Minneapolis-based startup Nuvaira Inc. has received breakthrough device designation from the U.S. FDA for its Dnerva lung denervation system to reduce the risk of moderate-to-severe exacerbations of chronic obstructive pulmonary disease (COPD) in patients receiving optimal care. The bronchoscopic procedure works by disrupting pulmonary nerve input to the lung, improving symptoms and stabilizing lung function.

Nuvaira is conducting a pivotal clinical trial to assess the Dnerva system’s effectiveness in reducing COPD exacerbations, defined as a combination of two or more of symptoms – cough, sputum, wheezing, dyspnea or chest tightness – with at least one symptom persisting for more than three days, requiring treatment with antibiotics, steroids or hospitalization. The FDA cleared the way for the international, multicenter, randomized, sham-controlled AIRFLOW-3 investigational device exemption (IDE) study in 2018.

New director, VP named

In conjunction with the breakthrough status, the company announced the appointment of Tim Herbert, president and CEO of Minneapolis-based Inspire Medical Systems Inc., to its board of directors, citing his track record in obtaining FDA approval of the first interventional device to treat obstructive sleep apnea. Nuvaira has also named Karen Peterson as vice president of clinical, regulatory and quality. Peterson previously worked at Stryker ENT.

“Despite the challenges of the COVID pandemic, we are thrilled about these additions to our leadership team and the positive announcements from FDA and CMS,” said Dennis Wahr, Nuvaira’s CEO. “We support our global pulmonary thought leaders who are working hard to ensure patient access to routine care and to important clinical trials like AIRFLOW-3, while simultaneously adapting to the new reality of COVID-19.”

The breakthrough device designation is the latest in a series of positive events for the privately held company, and brings with it benefits such as increased communications with FDA staff and priority review. In March, the agency granted Nuvaira full IDE approval to complete the 400-patient study, following a review of safety data from the first 50 patients. In April, the company secured Medicare coverage for the AIRFLOW-3 study from CMS. The trial is slated for completion in November 2021.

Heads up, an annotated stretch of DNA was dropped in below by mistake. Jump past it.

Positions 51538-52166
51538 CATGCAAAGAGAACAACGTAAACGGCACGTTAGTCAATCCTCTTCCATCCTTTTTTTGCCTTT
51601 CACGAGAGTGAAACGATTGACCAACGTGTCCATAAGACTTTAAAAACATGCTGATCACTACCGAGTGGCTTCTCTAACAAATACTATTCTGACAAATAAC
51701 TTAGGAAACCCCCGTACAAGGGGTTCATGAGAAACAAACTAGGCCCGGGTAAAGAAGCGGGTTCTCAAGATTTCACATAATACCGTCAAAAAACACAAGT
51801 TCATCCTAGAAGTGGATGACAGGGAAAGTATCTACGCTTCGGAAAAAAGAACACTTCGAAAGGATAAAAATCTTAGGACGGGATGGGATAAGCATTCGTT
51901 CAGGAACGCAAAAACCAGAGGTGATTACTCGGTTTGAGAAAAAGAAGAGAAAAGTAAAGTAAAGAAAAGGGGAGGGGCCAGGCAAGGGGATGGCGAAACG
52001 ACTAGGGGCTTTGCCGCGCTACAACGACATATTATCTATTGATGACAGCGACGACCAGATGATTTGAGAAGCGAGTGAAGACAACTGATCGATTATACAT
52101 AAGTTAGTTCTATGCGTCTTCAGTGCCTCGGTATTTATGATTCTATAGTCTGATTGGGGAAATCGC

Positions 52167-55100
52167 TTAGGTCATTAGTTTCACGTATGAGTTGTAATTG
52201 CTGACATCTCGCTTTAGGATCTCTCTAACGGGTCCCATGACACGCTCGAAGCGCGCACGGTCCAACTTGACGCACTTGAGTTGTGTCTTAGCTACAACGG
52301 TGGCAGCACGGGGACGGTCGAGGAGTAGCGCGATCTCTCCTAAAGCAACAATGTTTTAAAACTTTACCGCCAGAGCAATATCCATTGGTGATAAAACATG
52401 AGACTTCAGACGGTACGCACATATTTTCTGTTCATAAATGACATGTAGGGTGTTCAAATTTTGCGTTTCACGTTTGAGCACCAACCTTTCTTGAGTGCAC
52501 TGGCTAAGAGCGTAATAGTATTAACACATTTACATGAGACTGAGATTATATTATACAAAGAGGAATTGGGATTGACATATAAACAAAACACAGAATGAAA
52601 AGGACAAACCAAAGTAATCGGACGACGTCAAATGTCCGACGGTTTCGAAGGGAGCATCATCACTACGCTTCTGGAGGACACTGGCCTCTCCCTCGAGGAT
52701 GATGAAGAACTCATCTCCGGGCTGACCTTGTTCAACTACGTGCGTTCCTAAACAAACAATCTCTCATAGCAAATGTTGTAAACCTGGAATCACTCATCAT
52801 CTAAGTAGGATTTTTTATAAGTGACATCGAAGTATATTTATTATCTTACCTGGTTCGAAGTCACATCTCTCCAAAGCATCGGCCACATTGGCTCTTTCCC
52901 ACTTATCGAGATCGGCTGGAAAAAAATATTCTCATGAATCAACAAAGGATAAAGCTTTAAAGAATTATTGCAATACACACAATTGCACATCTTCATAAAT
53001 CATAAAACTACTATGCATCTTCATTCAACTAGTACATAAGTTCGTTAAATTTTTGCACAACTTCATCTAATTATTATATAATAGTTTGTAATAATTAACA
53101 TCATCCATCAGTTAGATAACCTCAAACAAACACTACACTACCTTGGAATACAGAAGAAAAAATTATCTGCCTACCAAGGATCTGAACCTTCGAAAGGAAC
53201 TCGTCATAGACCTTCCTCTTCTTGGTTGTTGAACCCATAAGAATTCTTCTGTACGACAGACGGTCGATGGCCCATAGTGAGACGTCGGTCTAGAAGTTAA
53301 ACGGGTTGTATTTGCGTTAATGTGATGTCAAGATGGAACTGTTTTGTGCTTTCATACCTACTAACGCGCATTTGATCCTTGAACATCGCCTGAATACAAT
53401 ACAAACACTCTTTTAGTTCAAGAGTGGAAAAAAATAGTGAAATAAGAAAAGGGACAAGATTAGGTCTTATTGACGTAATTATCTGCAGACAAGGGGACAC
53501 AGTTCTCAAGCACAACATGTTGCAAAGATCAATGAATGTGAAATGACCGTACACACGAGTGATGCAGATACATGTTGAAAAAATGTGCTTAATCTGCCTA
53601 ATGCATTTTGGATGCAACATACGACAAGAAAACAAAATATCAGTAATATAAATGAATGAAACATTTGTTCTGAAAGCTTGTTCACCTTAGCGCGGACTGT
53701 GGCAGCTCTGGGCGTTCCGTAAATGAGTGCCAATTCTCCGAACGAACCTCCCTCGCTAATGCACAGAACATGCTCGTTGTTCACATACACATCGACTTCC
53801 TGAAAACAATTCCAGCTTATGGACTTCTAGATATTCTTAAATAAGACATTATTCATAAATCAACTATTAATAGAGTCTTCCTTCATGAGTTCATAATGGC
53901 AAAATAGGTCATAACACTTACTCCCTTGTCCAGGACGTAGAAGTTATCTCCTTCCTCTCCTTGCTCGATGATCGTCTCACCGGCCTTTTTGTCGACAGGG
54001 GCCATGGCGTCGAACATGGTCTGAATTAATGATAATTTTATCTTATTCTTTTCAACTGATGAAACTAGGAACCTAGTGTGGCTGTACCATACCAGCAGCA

It is estimated that more than 300 million people worldwide have COPD. Among U.S. adults, the prevalence exceeds 19 million U.S. adults, at an annual cost of about $50 billion. Current treatment consists of self-care, such as exercise and quitting smoking, and use of bronchodilators and rescue inhalers. However, failure to take these medications regularly and out-of-pocket costs for some patients can lead to lead to COPD exacerbations.

Clinical evidence

In a trio of peer-reviewed studies published last summer, the Dnerva console and dual-cooled radiofrequency (RF) catheter provided safe and effective targeted lung denervation (TLD) therapy by interrupting vagus nerve signaling to and from the lung. In a single-center substudy of Nuvaira’s IPS-II trial, published in Respiration, the lungs of TLD-treated patients were successfully denervated through monitoring of an established neural link between breathing and heart rate. A second study, also published in Respiration, confirmed 12-month safety and feasibility of TLD in patients with moderate-to-severe COPD. Results of AIRFLOW-2, published in the American Journal of Respiratory and Critical Care Medicine, found the risk of severe COPD exacerbation requiring hospitalization was significantly lower in TLD-treated patients, compared with the sham treatment arm through 12.5 months of randomization, with no hemoptysis or pneumothorax in the TLD group.

The nonsurgical procedure is performed under general anesthesia, with most patients going on home the same day. The TLD catheter is introduced via a bronchoscope through the mouth and down to the airways, where energy ablates the vagal pulmonary nerves while cooling and protecting the outer airways. The entire procedure takes about an hour to treat both lungs and leaves no foreign material in the body.

Founded in 2008, Nuvaira has raised a total of $151 million in private equity funding, most recently in a $79 million round led by U.S. Venture Partners. The funds were earmarked for the AIRFLOW-3 to support FDA approval and to launch a clinical development strategy in targeted European markets. The Dnerva system won CE mark approval in 2016.

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